The Julius Caesar play is set in Rome in 44 BCE. Later scenes are set on various battlefields around Italy. Rome was the centre of the world at the time and controlled a great empire around the Mediterranean. Rome was everything sophisticated and settled, which makes the murder of one of its greatest generals right inside the Capitol by other senators shocking. Rome at the time had a tradition of democracy, which makes an attempt to overthrow that and create a kingdom a significant historical event. Shakespeare reinforces the sense of everything Roman, with senators, tribunes, frequent mentions of monuments, the River Tiber, the forum, the Capitol etc.
Date written: 1603
Genre classification: Julius Caesar is regarded as a Roman Play
Main characters in Julius Caesar: Julius Caesar is the dictator (chief senator) of Rome. He is assassinated by a group of conspirators, all senators, led by Brutus and Cassius, because he wants to overthrow the democracy and install himself as Emperor. The other conspirators are Casca, Cinna, Caius Ligarius, Decius Brutus, Metellus Cimber and Trebonius. Caesar’s adopted son, Octavius Caesar and Caesar’s friend, Mark Antony embark on a war against the assassins. They eventually form a trimverate (a group of three leaders of Rome), together with Lepidus.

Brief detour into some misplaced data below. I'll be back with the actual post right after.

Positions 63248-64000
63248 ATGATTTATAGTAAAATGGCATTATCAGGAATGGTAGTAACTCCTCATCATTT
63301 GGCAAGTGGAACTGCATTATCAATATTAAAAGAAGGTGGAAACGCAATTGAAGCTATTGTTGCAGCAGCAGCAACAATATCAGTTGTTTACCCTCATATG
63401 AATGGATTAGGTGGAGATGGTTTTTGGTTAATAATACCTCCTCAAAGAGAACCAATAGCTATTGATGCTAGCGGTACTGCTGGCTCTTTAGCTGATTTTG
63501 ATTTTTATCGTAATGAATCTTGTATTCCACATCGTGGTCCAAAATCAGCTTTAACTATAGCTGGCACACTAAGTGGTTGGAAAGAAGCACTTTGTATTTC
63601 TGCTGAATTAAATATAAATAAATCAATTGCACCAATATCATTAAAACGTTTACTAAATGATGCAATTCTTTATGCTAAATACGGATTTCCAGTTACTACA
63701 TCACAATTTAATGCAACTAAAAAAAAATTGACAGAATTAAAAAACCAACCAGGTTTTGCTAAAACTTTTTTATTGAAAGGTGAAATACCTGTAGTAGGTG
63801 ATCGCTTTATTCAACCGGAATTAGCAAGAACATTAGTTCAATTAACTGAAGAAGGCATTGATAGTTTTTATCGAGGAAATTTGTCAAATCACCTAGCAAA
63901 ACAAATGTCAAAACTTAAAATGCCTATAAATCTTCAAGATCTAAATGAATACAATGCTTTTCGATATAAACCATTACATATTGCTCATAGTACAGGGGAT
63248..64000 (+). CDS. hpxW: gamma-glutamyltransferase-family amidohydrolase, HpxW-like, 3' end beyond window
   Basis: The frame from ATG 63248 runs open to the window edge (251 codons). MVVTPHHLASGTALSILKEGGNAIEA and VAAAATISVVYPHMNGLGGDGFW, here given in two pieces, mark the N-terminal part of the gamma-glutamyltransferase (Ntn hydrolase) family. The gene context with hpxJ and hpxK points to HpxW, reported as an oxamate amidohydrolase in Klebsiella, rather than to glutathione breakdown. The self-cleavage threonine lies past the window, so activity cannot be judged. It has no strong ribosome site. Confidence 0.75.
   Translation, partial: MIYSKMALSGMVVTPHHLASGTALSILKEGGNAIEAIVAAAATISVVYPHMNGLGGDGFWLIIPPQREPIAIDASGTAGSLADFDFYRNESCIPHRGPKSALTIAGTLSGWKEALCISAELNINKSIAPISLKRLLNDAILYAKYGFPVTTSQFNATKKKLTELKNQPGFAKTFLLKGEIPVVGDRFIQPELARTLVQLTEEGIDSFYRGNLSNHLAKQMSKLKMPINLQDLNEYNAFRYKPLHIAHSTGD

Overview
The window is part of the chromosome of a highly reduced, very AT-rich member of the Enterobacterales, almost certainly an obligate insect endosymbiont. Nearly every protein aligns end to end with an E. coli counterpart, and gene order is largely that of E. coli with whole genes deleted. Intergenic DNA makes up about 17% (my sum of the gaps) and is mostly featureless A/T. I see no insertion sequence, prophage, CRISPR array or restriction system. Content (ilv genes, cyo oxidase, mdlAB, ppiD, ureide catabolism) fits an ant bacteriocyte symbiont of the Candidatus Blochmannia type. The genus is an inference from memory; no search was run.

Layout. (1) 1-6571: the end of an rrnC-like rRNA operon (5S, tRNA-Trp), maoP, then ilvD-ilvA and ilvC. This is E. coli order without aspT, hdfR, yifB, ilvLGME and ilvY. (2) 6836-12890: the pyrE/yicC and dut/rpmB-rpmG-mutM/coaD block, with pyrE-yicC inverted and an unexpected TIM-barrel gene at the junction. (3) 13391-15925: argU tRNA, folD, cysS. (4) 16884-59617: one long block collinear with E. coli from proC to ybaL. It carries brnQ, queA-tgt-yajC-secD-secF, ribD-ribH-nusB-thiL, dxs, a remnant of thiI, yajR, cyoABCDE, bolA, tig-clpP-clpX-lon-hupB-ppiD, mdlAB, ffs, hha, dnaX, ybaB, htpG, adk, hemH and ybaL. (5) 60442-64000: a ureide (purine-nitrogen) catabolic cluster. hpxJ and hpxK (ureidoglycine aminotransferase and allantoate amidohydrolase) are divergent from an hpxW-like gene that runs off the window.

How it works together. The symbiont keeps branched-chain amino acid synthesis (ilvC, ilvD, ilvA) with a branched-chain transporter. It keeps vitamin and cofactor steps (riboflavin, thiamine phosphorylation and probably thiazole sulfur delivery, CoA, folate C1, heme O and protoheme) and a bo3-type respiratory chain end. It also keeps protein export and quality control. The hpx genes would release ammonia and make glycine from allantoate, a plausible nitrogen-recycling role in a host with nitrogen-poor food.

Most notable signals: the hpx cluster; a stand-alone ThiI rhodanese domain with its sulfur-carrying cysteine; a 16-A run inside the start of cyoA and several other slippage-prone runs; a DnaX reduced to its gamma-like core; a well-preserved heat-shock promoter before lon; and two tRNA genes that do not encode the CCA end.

A witnesses to the assassination is the senator, Publius. Other characters are Artimedorus, a Greek teacher, who tries to give Caesar a letter informing him of the assassination; Cinna the poet, who is killed by the angry mob, who mistake him for the conspirator, Cinna; a Soothsayer, who predicts Caesar’s death; Cicero, a distinguished lawyer, senator and orator; and another senator, Popilius Lena.
Flavius and Marullus are tribunes (policemen) who are put to death for removing banners from staues of Caesar. Lucius, Varro and Claudius are Brutus’ servants. Dardanius, Clitus and Strato are Brutus’ slaves and Pindarus is Cassius’ slave. See a full list of characters in Julius Caesar.
Julius Caesar themes: the main theme is power and the abuse of it. This is shown in three main ways: Caesar’s ambition and hunger for power, striving to make himself Emperor; Cassius’ yearning to overthrow Caesar and make himself even more powerful than the man he regards as inferior to himself; Mark Antony’s and Octavius Caesar’s own eagerness to take advantage of the power vacuum in Rome and make themselves emperors, which they succeed in doing.
Other themes are friendship and how it fares under stress; honour, loyalty and the evils of pride; and various political considerations.